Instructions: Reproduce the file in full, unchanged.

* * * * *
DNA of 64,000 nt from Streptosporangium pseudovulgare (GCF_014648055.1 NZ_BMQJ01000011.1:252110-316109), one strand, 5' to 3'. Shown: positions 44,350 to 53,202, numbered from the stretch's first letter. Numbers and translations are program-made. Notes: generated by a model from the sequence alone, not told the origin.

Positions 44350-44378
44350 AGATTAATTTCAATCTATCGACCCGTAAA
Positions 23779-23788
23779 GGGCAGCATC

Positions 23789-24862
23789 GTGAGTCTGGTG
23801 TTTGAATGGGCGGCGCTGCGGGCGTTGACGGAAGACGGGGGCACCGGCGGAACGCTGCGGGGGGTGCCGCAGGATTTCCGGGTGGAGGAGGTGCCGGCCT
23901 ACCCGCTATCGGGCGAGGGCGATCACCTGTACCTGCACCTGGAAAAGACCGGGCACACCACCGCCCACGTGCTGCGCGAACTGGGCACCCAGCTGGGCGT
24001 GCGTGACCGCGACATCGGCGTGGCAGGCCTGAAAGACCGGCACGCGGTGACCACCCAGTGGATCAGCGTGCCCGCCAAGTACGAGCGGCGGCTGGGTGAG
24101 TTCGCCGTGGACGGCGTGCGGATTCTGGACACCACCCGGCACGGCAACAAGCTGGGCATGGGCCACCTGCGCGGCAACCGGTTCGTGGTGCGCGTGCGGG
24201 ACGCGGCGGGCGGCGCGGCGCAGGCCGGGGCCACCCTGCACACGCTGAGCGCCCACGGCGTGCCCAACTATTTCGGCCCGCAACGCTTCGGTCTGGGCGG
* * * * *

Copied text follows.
DNA of 64,000 nt from Streptosporangium pseudovulgare (GCF_014648055.1 NZ_BMQJ01000011.1:252110-316109), one strand, 5' to 3'. Shown: positions 44,350 to 53,202, numbered from the stretch's first letter. Numbers and translations are program-made. Notes: generated by a model from the sequence alone, not told the origin.

Positions 44350-44378
44350 AGATTAATTTCAATCTATCGACCCGTAAA
Positions 23779-23788
23779 GGGCAGCATC

Positions 23789-24862
23789 GTGAGTCTGGTG
23801 TTTGAATGGGCGGCGCTGCGGGCGTTGACGGAAGACGGGGGCACCGGCGGAACGCTGCGGGGGGTGCCGCAGGATTTCCGGGTGGAGGAGGTGCCGGCCT
23901 ACCCGCTATCGGGCGAGGGCGATCACCTGTACCTGCACCTGGAAAAGACCGGGCACACCACCGCCCACGTGCTGCGCGAACTGGGCACCCAGCTGGGCGT
24001 GCGTGACCGCGACATCGGCGTGGCAGGCCTGAAAGACCGGCACGCGGTGACCACCCAGTGGATCAGCGTGCCCGCCAAGTACGAGCGGCGGCTGGGTGAG
24101 TTCGCCGTGGACGGCGTGCGGATTCTGGACACCACCCGGCACGGCAACAAGCTGGGCATGGGCCACCTGCGCGGCAACCGGTTCGTGGTGCGCGTGCGGG
24201 ACGCGGCGGGCGGCGCGGCGCAGGCCGGGGCCACCCTGCACACGCTGAGCGCCCACGGCGTGCCCAACTATTTCGGCCCGCAACGCTTCGGTCTGGGCGG